I thought I would share this story I read from Nancy Hassel and her experiences with blind dogs. See it started several years ago when she was at her Vet with her three-legged dog and noticed sitting next to her was a one-eyed Beagle who another eye was noticeably cloudy. She struck up a conversation with the dog’s owner. She said that when the Beagle was young, she had a ruptured eye. And when she adopted her, she had to have it removed. The owner continued on saying that you would never know her dog was blind. She was just as perky as the day she adopted her four years prior.
Nancy continued asking questions. Questions like was the blind dog able to get around okay. Or if there were any other issues. The Beagle’s owner said that her dog had learned the layout of their home and yard very well. So she was able to get around with no issues. The owner continued to say how resilient dogs can be. Of course, Nancy knew that too with her three-legged dog sitting right next to her.
Another time, Nancy met another blind dog. This time it was Tye and beautiful adult black dog. When Nancy started talking to Tye’s owner about his blindness, the owner really opened up and shared the wonders of having a blind dog.
See Tye was born with microphthalmia.
Microphthalmia is a condition that does not allow eyes to grow full size. Tye’s had only grown an eight of what they should have been. The owner opted to have his eyes removed in two separate surgeries. It was necessary because Tye would constantly be dealing with infections. So they had his eyes removed and lids sewed shut. She said this was a great decision. Now Tye was able to go to the beach, play in the yard and be as active as he wanted to be. There was no need to worry about infections in his eyes.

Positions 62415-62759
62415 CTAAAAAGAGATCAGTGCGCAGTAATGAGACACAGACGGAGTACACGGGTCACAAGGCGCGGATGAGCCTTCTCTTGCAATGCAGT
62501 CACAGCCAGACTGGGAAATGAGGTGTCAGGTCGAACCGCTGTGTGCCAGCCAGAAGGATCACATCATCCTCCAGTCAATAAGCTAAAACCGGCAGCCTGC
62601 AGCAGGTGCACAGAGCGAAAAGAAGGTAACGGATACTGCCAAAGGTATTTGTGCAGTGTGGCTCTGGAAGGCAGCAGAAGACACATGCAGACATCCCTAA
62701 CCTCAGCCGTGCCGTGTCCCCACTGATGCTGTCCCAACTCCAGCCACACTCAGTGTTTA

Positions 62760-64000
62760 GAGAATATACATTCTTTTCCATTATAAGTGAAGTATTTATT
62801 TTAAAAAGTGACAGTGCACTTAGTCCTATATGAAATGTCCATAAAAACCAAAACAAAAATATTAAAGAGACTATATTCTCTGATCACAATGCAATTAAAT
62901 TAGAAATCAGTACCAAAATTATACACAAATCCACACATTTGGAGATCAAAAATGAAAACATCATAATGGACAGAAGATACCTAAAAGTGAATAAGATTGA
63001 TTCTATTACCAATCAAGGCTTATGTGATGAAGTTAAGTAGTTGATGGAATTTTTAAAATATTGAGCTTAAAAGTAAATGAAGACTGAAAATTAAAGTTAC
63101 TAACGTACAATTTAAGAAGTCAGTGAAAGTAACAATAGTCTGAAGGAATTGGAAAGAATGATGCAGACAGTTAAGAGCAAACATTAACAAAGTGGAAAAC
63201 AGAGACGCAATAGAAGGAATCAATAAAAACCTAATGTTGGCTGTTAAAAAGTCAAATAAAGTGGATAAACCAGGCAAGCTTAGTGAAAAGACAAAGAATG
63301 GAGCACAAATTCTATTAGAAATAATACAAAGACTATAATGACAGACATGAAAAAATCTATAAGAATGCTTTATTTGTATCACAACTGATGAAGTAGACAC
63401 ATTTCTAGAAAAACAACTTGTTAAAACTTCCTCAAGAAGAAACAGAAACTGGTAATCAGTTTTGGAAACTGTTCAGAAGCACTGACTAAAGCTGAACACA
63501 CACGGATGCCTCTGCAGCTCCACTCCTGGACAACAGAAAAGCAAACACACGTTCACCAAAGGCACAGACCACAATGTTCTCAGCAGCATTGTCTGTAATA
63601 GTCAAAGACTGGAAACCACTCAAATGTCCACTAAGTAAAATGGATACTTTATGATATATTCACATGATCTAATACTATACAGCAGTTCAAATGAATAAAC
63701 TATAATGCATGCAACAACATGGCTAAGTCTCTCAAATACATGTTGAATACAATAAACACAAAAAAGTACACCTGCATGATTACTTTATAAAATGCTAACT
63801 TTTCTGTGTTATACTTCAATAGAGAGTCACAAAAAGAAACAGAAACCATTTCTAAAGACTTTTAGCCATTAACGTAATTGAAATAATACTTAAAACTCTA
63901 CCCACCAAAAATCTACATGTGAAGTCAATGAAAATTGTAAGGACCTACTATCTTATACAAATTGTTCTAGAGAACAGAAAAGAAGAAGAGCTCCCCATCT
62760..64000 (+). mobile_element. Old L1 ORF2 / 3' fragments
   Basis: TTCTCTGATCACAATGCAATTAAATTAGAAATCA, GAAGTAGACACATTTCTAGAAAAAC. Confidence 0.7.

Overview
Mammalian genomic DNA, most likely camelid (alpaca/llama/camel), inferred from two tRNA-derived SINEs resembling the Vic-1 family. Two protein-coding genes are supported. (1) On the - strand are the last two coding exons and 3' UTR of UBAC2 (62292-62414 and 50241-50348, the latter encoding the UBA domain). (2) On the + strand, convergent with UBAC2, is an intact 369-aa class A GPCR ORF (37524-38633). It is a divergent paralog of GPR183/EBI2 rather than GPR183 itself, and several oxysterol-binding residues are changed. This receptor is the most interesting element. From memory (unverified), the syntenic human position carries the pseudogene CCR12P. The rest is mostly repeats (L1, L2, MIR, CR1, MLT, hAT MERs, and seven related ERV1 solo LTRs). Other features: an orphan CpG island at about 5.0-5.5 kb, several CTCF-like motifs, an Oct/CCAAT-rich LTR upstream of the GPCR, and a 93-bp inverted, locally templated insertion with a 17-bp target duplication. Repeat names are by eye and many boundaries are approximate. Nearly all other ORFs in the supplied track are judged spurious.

Nancy commented on how she really couldn’t tell Tye was blind until you looked at his face close up. He was running around, sniffing around, wagging around just like any other dog. Both ladies were amazed at how dogs with disabilities can adapt so well. It gave them encouragement and joy to watch this wonder of nature.
What can you do to help blind dogs?
I wanted to leave you with some suggestions on what you can do to help blind dogs. The first one that comes to mind is adoption. The next time you are considering adopting a dog, don’t just walk past the blind dog. You may be walking past a living wonder. Also, ask your local shelters or rescues if there are any blind dogs you could take for walks or foster. You will quickly grow a lasting friendship. And finally, if you meet a blind dog maybe take the time to talk to the owners about them. You might just be amazed at what those precious dogs can do.Attribution:Article From Nancy Hassel